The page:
Tenerife History – Early Civilisation

Early Tenerife history is very similar to the other Canary Islands, it goes back to the legendary lost civilisation of Atlantis. This and other legends envelop the origin of a number of Islands known as the Fortunate Isles, of which the classical Romans wrote.

What is known is that the first inhabitants of Tenerife, of whom there is historical evidence, were the Guanches, until the end of the 15th Century when the Island was conquered by the Kingdom of Spain which was then Castillian.

Apart from the abundant archaeological remains, from Guanche times, there are still a number of customs and traditions which have survived such as the popular Canarian wrestling. There are also a few place names and expressions in Canarian dialect which come from ancient pre-Hispanic language. The Gomeran whistling language originated from Guanche culture.

The conquest of Tenerife was not an easy on for the Spanish, despite vastly different levels of technology between the two civilisations, the Guanches defended the Island with great courage and might against the greater military potential of the invading Europeans. For the Spanish it was an important conquest. The geographical location of Tenerife made it an important port of call for shipping between Europe and the Americas.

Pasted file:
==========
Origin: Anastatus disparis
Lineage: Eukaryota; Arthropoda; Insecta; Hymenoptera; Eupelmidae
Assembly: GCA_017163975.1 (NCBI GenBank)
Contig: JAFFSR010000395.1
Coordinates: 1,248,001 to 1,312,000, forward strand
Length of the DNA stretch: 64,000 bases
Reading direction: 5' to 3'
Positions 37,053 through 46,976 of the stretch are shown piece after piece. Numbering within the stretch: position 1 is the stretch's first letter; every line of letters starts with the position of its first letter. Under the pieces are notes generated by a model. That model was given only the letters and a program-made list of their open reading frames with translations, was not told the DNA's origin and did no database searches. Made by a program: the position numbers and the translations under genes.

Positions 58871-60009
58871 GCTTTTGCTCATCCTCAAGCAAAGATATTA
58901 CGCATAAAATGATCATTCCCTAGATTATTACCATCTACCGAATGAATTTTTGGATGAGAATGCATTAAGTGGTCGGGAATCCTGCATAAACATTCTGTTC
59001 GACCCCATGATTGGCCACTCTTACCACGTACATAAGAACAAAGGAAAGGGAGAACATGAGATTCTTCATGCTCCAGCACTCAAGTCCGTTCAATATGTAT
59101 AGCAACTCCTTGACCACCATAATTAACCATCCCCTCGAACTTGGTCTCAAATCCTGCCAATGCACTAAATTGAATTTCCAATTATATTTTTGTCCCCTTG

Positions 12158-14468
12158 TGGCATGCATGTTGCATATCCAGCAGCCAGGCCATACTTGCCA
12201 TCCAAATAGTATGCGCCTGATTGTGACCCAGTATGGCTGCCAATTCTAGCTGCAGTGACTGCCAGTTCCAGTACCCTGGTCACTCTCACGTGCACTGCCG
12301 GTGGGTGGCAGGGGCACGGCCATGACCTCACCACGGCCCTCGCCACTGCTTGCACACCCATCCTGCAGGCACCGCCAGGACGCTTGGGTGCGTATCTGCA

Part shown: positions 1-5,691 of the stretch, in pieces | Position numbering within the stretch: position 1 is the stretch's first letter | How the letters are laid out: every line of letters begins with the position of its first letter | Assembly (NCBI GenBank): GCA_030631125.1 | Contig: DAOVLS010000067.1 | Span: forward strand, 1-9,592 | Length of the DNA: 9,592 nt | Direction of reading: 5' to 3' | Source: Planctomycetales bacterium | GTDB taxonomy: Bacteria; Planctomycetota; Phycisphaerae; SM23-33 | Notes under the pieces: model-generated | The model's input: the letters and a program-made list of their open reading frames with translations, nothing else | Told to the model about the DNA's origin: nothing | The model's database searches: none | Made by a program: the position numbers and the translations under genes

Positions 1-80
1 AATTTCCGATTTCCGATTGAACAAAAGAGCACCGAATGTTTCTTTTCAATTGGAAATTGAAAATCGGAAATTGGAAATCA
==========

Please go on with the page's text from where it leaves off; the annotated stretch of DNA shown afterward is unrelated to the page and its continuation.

The Museum of Nature and Mankind in Santa Cruz offers excellent displays depicting the early Guanche lifestyle. The Archaeological Museum in Puerto de La Cruz also displays early Guanche objects used in daily life from their natural environment. These Tenerife Museums are well worth a visit if you enjoy cultural history.

Advertisements

About Expedia Tenerife Property
Estate Agent living and working in Tenerife as a property consultant

Leave a Reply

Fill in your details below or click an icon to log in:

WordPress.com Logo

You are commenting using your WordPress.com account. Log Out / Change )

Twitter picture

You are commenting using your Twitter account. Log Out / Change )

Facebook photo

You are commenting using your Facebook account. Log Out / Change )

Google+ photo

You are commenting using your Google+ account. Log Out / Change )

Connecting to %s

%d bloggers like this: